‘She’s a literalist, she’s powerful, and she’s positively gothic’

Luci O’Donnell reviews Miller’s Girl, an erotic new thriller starring Martin Freeman and Jenna Ortega 4 stars.

(Image: Zac Popik)

Wild Things and Oleanna are an uneasy mix, but that’s kind of the pitch here for this “almost” erotic thriller that has arrived during a moment when the subgenre is in danger of becoming a footnote in cinema. 

Miller’s Girl is a handsome looking film, offering some of the Southern Gothic flair that Zalman King was so fond of. 

There is an undeniable mystique and genuine seductiveness to the visual aesthetics. Based on the reviews I’ve read, Miller’s Girl is more often stymied by the pretensions and clichés associated with most films about writers and literary professors. As much as I love those passionate and flowery reviews, I will say I’m glad I decided to give this movie a go despite everything I’d seen online. 

Yet, I have mixed feelings towards when movie characters quote each other’s vacuous purple prose verbatim.

Despite some of those cringeworthy exchanges, the talented cast get to shine. Martin Freeman has some baggage for me, as I mostly know him as the schlub from season one of Fargo or as Bilbo Baggins. In fairness, he seems fully invested and rises above his possible miscasting in his more confrontational scenes, especially when he’s alone with Jenna Ortega. Ortega’s precociousness fills the screen with energy as she positively relishes her role.

Ortega’s character “Cairo” takes her pain and turns it into a weapon; at first glance it’s implied that she’s the villain of this story but beneath the surface you start to understand that she’s not a villain at all; she’s just a woman utilising the power she has in ways that she hadn’t thought possible.

Cairo Sweet, despite her name, can be bitter. She’s smart and bold; she knows exactly what she’s doing. She’s a literalist, she’s powerful, and she’s positively gothic. 

When Cairo finally crosses the line and becomes the “virgin c***” villainess of her own revenge porn fiction, we know that Miller’s Girl has very much arrived.

I do wish it leaned a bit more into the Poison Ivy era naughtiness that’s been largely abandoned by the mainstream market in this sexually complacent age of the likes of OnlyFans and Pornhub. At the same time, it’s disappointing for those of us who recall some of the bolder and more transgressive pre-streaming arthouse flicks about booksmart horniness, like Todd Solondz’s Storytelling and Phillip Kaufman’s Henry & June.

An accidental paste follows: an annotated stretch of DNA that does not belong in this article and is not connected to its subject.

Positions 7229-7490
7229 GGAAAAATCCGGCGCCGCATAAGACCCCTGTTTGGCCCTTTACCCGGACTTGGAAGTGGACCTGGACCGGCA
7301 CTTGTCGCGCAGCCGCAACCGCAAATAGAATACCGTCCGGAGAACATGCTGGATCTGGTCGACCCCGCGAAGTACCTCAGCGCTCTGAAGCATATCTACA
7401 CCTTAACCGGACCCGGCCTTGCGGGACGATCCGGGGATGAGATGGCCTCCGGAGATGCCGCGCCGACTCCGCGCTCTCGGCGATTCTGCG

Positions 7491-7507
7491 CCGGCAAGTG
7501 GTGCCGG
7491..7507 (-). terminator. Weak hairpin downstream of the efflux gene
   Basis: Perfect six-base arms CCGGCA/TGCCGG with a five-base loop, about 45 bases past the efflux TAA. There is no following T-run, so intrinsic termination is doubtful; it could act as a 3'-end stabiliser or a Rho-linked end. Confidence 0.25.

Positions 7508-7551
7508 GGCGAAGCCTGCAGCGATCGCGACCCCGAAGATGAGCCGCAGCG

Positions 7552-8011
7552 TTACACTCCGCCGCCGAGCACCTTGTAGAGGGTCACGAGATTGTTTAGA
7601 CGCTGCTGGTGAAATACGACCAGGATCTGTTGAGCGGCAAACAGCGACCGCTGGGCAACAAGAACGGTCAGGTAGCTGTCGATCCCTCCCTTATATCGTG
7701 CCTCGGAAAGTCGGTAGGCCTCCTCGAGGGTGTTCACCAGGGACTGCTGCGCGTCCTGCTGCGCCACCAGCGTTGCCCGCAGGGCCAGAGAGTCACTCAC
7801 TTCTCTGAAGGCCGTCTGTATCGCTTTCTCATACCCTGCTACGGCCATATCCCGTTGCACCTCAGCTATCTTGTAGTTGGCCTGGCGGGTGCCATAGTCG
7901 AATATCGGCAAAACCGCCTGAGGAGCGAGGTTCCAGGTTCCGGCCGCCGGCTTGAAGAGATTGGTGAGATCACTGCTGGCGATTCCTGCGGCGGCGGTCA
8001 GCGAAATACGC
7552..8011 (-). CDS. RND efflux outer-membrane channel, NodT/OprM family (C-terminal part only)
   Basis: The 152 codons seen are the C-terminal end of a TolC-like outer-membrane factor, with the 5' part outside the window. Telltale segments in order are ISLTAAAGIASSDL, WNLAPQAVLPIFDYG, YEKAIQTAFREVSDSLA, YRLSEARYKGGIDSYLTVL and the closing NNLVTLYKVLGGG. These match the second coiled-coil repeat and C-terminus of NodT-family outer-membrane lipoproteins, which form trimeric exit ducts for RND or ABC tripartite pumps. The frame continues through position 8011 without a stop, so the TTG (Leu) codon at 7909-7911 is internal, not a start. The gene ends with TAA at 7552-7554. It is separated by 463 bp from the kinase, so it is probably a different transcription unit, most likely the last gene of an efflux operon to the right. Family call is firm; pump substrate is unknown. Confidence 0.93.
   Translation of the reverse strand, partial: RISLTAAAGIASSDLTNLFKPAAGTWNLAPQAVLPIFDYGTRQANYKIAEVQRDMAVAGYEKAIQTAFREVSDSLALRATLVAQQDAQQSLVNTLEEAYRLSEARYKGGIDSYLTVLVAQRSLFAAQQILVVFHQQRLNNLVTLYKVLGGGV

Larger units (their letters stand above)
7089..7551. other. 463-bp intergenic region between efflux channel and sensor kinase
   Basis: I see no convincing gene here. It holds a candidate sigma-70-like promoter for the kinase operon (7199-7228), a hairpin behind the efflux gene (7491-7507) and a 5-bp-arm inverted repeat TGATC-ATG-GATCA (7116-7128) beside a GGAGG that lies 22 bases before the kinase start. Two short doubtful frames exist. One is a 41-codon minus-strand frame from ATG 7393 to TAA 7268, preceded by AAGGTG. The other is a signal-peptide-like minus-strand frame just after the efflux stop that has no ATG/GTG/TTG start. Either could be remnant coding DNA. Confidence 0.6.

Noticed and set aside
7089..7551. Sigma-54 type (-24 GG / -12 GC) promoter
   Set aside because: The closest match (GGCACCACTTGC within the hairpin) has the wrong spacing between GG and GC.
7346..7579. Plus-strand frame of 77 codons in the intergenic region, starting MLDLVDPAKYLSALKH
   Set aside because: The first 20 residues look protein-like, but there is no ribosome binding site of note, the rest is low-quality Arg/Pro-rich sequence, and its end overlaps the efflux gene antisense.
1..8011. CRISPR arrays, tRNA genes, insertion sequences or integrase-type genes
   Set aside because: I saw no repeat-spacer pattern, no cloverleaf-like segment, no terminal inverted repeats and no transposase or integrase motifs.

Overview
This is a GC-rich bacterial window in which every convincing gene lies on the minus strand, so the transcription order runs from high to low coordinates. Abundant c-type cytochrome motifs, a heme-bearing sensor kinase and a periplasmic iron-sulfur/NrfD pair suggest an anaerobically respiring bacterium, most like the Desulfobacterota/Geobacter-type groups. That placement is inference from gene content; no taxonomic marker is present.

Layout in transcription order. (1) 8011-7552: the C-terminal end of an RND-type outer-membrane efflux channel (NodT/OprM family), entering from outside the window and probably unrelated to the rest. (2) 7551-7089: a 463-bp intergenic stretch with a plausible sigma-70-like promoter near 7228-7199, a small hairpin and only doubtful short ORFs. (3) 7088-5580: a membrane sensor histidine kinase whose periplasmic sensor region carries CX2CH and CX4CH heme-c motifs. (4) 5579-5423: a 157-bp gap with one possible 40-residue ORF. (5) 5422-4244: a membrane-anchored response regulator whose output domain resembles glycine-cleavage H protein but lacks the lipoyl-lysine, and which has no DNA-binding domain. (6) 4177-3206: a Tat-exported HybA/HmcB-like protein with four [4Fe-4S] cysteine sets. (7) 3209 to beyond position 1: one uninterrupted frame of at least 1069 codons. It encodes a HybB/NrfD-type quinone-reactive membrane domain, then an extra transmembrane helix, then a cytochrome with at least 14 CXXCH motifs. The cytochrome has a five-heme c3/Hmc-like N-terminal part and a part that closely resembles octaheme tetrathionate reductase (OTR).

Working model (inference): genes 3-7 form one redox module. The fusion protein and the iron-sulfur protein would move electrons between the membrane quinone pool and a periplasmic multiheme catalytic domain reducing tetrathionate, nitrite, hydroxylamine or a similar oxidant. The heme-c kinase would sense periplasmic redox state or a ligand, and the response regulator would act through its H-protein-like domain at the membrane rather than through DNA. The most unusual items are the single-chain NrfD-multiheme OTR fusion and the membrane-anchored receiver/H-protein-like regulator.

Slender gripes aside, this is not a bad feature debut. It didn’t overstay its welcome either, which is rare of late.

“I cannot say whether or not I am grateful for the experience, for the knowledge. The felicity of youth has been ripped from me like skin and exposed as I am, sore and open as I am, I can feel it shape me into something new. Hero. Villain. Writer. Grown…from the human ruins of a mad man’s love.”

The matter of the film is vulgar, but it portrays how for centuries, women from a young age have been set up to marry young and marry rich. The rich were likely old and, yes, we realised the disparity in level of maturity that presented so we put a law around it. But, did we really accept it just to make it disappear?

Men (not all) will always reach for naivete and anything out of reach like dogs to a bone. They manipulate and pretend, it was only a matter of time before a woman like Cairo reciprocated.

The feeling of wanting to be seen is something we can all understand; it fuels something in your own ego and satisfies it -I understand completely.

Jonathan’s (Freeman’s) wife is smarter than the drunk he plays her out to be.

Just about everyone is smarter than him. He fears it but refuses to accept it. So are we really that shocked when he seeks out a student, someone he should be smarter than? 

This has become one of my favourite movies. A film of Tennessee, teens, literature, and of course teacher x student ‘romance’ (if it can be classified as such). What a captivating setting. 

I could add more but do l really need to or have you already pressed play?

One thought on “‘She’s a literalist, she’s powerful, and she’s positively gothic’

  1. Very insightful, the genre is between erotic and thriller, which the review has highlighted perfectly

Comments are closed.